The key concern here is whether preferred stock or equity dividends should be used to distribute the excess cash. The simplicity of dividends is that the program can be suspended at will. If management or the board feels that the market scenario or company’s recent performance warrants that the dividend program be suspended, it can easily be done. However, the same cannot be said about preferred stocks. Although such a move would not be impossible, the cost of suspending the dividend program via preferred stocks will be very high.
Is Apple correct in being conservative?
Interestingly, Apple’s stock has been consistently falling since September 2012. It was trading at around $700 in September, while it is now trading at $ 450. Thus, the company needs to come up with another extremely successful product soon, to reinstill confidence in its shareholders. The company’s latest offering, the iPhone 5, was criticized by the market for lacking the innovation seen in its earlier products. Apple may need to invest further in R&D to innovate within its current line of products and/or come up with new ones.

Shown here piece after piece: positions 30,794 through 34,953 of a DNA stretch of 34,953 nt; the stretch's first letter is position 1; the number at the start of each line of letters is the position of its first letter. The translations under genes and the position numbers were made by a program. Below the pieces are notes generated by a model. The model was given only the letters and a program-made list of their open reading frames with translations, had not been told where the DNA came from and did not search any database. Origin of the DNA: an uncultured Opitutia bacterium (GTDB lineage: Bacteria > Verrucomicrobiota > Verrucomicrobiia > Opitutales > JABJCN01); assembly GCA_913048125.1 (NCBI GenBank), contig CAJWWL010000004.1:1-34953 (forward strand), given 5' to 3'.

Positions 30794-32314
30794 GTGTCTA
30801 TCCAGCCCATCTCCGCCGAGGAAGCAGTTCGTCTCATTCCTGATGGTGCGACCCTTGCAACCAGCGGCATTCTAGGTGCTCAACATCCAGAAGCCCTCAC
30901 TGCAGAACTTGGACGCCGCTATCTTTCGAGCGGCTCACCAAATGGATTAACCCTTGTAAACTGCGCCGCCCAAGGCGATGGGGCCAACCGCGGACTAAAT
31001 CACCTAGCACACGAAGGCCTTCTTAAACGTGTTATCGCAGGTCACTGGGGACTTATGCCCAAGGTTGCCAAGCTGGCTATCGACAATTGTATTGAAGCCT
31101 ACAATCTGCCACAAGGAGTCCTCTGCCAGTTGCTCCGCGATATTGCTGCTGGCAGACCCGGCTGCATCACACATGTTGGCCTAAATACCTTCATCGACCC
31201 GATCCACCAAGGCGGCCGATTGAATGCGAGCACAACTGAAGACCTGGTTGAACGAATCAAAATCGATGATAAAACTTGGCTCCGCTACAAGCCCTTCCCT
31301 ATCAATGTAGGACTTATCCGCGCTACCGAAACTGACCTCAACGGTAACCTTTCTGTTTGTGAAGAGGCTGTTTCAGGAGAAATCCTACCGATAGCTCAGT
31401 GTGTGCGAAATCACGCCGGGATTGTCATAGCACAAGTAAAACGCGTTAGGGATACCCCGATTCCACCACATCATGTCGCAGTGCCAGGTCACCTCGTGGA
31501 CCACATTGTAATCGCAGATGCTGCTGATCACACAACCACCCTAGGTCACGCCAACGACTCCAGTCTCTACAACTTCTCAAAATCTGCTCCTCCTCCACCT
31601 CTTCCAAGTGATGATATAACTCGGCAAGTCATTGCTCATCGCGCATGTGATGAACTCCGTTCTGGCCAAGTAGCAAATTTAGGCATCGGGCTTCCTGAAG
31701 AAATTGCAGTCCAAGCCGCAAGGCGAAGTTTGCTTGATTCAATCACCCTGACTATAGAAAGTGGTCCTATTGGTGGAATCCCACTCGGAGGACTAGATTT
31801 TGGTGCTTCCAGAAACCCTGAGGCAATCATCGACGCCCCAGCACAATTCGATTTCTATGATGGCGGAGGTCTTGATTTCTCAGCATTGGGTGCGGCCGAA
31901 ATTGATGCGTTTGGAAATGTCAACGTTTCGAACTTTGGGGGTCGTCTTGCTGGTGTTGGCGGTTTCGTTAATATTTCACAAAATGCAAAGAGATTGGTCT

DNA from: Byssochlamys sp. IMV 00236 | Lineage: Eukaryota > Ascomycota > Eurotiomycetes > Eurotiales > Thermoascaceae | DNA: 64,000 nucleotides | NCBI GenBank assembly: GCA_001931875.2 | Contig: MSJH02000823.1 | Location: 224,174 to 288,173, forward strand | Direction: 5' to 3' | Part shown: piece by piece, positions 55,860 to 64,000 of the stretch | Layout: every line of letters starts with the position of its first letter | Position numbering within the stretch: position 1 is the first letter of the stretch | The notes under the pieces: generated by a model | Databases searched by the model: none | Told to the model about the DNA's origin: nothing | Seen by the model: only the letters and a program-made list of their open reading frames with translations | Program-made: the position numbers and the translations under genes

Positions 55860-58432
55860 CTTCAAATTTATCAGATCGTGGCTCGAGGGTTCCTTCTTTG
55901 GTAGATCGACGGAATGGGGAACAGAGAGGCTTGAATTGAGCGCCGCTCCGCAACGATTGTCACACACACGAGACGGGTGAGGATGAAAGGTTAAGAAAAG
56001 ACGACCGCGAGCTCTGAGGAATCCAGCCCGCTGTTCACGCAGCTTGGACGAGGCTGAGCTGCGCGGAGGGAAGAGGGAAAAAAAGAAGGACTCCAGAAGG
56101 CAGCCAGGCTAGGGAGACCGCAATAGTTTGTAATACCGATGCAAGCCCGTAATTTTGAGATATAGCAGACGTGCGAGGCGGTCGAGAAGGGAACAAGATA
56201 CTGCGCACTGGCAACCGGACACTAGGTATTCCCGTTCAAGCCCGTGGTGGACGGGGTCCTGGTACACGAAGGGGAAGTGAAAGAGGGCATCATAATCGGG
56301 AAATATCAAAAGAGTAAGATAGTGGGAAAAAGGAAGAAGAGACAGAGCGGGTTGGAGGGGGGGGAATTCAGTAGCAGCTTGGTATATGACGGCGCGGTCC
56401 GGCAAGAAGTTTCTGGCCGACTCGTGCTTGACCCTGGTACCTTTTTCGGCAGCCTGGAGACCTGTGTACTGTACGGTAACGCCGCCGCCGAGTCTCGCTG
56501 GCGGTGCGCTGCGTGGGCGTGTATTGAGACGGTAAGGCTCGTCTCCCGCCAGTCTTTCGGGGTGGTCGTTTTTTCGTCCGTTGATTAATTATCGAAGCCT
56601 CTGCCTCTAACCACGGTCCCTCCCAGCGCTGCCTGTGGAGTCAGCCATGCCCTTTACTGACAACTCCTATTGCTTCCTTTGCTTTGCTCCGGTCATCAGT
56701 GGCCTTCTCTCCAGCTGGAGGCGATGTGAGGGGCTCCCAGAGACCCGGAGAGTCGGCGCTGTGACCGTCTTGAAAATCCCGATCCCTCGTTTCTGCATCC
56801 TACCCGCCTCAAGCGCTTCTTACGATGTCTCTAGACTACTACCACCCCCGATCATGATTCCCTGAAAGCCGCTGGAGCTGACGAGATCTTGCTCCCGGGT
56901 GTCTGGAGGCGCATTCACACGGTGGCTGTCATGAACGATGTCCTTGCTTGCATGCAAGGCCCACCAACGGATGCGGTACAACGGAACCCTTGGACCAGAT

In addition, Apple has been locked in a fight with Samsung, backed by Google Inc (NASDAQ: GOOG)’s Android software platform, over global market share in the smart phone race. Samsung’s S3 phone’s sales have been consistently going up, surpassing the iPhone 5 globally. Apple has also been locked in numerous lawsuits with Samsung regarding the design of smartphones and tablet computers. Thus, it’s safe to say that Apple does carry a considerably huge contingent liability in its books.
Apple is also facing considerable competition from the launch of BlackBerry’s new Z10 phone. On Monday, one Canadian retailer said that since Feb. 5, the new phone had sold more than the iPhone 5. Although this may not necessarily be the long term trend, Apple is sure to feel pressure on its own sales.
Give Apple time to come back
Apple shares rose 1.1% on Friday after the court verdict, indicating that some investors may be keen to get excess cash out of the company. However, these investors are definitely not going to be able to earn the sort of returns that investors in 2008 and 2009 would have. It is crucial to Apple’s long-term prospects, and hence also the interest of share holders, that the management of the company is given the flexibility to issue and stop the dividends as needed. As an investor, I would be looking forward keenly for the launch of the company’s next product, before asking the management to expedite its cash distribution.
The article Einhorn vs. Apple: A Battle Won, But What About the War? originally appeared on Fool.com and is written by Sujata Dutta.
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